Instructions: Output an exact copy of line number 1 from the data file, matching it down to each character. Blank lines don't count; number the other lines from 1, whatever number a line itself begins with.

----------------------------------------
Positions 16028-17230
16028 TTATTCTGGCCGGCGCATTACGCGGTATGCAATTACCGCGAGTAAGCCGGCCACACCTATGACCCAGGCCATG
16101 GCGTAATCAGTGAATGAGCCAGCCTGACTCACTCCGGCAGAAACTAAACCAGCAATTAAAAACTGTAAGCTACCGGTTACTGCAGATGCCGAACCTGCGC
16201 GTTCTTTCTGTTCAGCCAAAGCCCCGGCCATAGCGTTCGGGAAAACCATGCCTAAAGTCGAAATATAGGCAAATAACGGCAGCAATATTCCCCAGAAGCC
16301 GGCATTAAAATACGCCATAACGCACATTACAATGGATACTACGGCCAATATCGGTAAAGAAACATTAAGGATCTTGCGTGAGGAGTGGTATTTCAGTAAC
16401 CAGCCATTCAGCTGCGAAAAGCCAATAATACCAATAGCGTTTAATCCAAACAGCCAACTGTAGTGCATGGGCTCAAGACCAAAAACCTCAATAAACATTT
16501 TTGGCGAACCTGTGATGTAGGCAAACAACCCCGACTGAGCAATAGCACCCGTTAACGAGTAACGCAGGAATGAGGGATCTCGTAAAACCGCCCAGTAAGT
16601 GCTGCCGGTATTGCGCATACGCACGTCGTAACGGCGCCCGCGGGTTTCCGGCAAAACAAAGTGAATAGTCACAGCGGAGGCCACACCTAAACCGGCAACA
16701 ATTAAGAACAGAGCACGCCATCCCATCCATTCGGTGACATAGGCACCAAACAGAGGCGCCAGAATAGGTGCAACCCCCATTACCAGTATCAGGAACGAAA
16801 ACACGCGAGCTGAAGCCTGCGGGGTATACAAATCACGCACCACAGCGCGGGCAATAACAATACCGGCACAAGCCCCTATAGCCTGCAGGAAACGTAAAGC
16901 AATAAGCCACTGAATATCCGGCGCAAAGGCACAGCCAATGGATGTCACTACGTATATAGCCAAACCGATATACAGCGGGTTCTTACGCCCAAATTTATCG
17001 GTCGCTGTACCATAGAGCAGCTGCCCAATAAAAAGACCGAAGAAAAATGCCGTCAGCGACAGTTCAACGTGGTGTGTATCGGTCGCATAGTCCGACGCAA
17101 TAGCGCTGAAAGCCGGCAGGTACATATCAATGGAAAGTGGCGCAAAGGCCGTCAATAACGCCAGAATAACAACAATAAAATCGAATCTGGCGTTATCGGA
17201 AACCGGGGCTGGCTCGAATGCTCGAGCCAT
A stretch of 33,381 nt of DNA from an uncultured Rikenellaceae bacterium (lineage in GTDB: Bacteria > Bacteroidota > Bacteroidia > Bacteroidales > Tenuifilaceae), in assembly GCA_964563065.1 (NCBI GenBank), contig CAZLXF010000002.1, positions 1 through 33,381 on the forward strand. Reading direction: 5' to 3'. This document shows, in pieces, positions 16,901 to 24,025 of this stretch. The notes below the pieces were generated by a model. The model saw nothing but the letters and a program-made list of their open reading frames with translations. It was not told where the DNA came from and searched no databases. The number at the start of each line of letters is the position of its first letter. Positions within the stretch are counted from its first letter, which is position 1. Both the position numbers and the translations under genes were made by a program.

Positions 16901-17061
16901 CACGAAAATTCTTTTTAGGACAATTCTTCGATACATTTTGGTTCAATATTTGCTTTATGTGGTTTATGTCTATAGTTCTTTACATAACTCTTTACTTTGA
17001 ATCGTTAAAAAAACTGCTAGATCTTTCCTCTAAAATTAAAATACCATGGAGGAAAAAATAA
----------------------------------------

Positions 16028-17230